Can the power grid depend entirely on solar energy?

Published: 11 February 2019

Solar energy production can be unstable and is heavily dependent on the weather. Despite this unpredictability though, is it capable of powering the entire power grid on its own? And if so, how can it be achieved?

How does the power grid work?

The power grid is almost like a living organism that constantly changes over time, it has low and peak operation hours and needs a lot of agents to work on its behalf to keep it running within safe values. The power grid is a network through which the electricity flows and goes from one point to another. 

When you plug your computer into the outlet of your house or when you turn on that music stereo in the living room, you have no idea of all the processes and work that is required to take the electricity from the generation source to your house.

There is no way to control where the electricity will flow inside the power grid. Put simply, there are connection points called busbars from which the energy can be injected or drawn. 

In order to have electricity available at every point of the power grid, it is necessary to keep it balanced at all times. Meaning that large blocks of energy demands need to be equal in every single instant with an equivalent amount of energy generation. 

To give you an idea of the importance of this balance, if the generation surpasses the demand by much, then the frequency will increase. This causes an imbalance that could possibly lead to a shutdown if the frequency was not immediately reduced.

Therefore, it is essential to effectively forecast the energy demands of the grid in different periods of time (yearly, monthly, weekly, daily, hourly and even in steps of 15 min) based on previous historic records, the season of the year and current electricity demands.

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What would happen if the power grid worked entirely on solar?

First, we must remember that the nature of solar energy is unstable. 

Clouds, rainy days or low-irradiation days can deeply affect solar energy production. 

When you take a look at the effect of these factors on your home PV array, you will find that there is not much trouble.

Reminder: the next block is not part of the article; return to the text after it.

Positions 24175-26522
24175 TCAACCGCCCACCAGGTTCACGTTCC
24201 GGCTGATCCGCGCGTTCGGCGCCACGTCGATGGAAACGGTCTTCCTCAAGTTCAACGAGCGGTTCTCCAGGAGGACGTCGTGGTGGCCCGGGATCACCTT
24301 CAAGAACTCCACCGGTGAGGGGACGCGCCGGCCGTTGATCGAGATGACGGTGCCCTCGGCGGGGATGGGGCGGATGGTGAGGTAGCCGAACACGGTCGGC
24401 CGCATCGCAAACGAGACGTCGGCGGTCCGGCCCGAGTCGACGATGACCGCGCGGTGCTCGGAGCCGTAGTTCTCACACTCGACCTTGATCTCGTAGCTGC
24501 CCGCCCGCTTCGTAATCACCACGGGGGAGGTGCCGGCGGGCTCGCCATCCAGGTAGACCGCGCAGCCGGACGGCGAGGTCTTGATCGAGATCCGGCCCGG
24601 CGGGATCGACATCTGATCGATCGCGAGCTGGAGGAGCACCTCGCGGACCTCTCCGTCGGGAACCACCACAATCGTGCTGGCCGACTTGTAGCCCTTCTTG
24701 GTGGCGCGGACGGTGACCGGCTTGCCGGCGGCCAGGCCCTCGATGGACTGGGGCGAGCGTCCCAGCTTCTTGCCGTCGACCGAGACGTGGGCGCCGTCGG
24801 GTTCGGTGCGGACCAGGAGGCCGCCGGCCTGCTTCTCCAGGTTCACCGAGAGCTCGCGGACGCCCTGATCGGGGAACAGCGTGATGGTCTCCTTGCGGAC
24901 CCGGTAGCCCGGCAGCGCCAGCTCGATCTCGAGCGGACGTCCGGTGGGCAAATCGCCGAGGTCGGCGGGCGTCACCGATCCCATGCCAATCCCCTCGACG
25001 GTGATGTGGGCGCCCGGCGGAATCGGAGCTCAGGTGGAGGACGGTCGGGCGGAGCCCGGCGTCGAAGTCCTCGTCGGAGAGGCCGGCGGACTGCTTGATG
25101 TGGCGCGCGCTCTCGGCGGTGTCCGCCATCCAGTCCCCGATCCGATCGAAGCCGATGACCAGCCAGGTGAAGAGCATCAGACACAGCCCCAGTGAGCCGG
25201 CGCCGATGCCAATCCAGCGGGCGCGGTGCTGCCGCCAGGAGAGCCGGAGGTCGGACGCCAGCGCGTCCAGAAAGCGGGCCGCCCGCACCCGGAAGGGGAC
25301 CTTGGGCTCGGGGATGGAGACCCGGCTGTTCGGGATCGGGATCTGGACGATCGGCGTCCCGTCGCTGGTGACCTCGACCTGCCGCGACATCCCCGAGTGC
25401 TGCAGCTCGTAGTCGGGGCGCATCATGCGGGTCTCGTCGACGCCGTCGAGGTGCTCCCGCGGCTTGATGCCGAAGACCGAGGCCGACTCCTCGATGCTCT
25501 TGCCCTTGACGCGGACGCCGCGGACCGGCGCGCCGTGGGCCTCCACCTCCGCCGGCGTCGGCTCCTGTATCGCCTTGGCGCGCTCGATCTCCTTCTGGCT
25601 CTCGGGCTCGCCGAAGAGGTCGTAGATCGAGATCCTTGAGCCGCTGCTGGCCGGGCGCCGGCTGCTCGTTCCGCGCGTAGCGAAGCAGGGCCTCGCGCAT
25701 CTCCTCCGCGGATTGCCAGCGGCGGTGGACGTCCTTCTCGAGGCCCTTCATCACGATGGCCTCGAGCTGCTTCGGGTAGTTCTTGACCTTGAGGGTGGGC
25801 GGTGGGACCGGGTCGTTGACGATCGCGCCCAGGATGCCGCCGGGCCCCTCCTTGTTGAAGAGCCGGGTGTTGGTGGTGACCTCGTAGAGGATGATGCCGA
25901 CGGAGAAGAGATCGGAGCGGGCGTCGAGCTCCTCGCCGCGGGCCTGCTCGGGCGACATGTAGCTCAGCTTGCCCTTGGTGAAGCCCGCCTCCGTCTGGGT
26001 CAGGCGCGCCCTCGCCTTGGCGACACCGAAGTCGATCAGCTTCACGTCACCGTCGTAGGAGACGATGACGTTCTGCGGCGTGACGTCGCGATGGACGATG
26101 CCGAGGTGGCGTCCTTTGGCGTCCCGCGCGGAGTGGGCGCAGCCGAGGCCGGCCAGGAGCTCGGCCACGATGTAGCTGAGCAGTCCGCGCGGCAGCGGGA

That’s because during the days of low solar energy production the power grid supplies the remaining electricity needed by your home. 

However, what happens when these effects take place on large scale power plants?

As we mentioned, the Independent System Operators (ISO – transmission line operators) need to constantly balance the power grid

If solar power is low in a single hour of the day and electricity demand increases, there will be an imbalance in the grid. 

If that occurs, the system operator will need to rapidly supply the missing amount of energy with another source of energy or power plant.

In a balanced grid, if solar power is low, the system operator can appeal to other resources to cover the extra amount needed. The ISO will need to use another source such as wind, hydro, biomass or in the worst case, natural gas.

However, if we had a power grid functioning entirely on solar energy, then the ISO wouldn’t be able to appeal to other sources. 

In this scenario, the power grid would become unstable, which would lead to constant blackouts. 

Therefore, the short answer to the question in our title is definitely NO!

Power grids with big solar energy capacity

It is definitely true that power grids cannot function entirely on solar. 

But the fact is that they can work with a great power capacity share of solar energy.

However, as solar increases in the power grid, a new phenomenon appears in the scenario. It is called the ‘Duck Curve’:

Since most solar energy generation occurs around midday, this creates a shift in energy demands of power grids over the day, many times with extra solar energy generation. 

As sunset approaches, grids with large PV power plants reduce their power outputs rapidly and by 6 pm solar energy production is almost zero while energy demand rapidly increases due to night activity. 

This presents a problem as the ISO needs to rapidly cover all that extra amount of energy needed that was supplied by solar energy just a few hours ago. 

Not all generation sources are able to catch up with rapid demand curves, therefore a deep analysis must be carried out.

The duck curve: how solar increases in the power grid


As we can see solar energy cannot be the only and single solution to the energy demands of the world due to stability issues and an increasing new problem in states with high solar energy production.

Thus, it is necessary to have a new ally in this renewable energy trend, and it is called: energy storage. 

Installing large energy storage power plants in states with a high share of unstable renewable sources (solar and wind) will be a game-changing innovation that will make it possible for clean energy generation to make its way to complete independence from fossil sources. 

By having large energy storage capacities available, stability issues are forgotten. The duck curve problem can be easily mitigated by storing excess energy during the day for later use at night.

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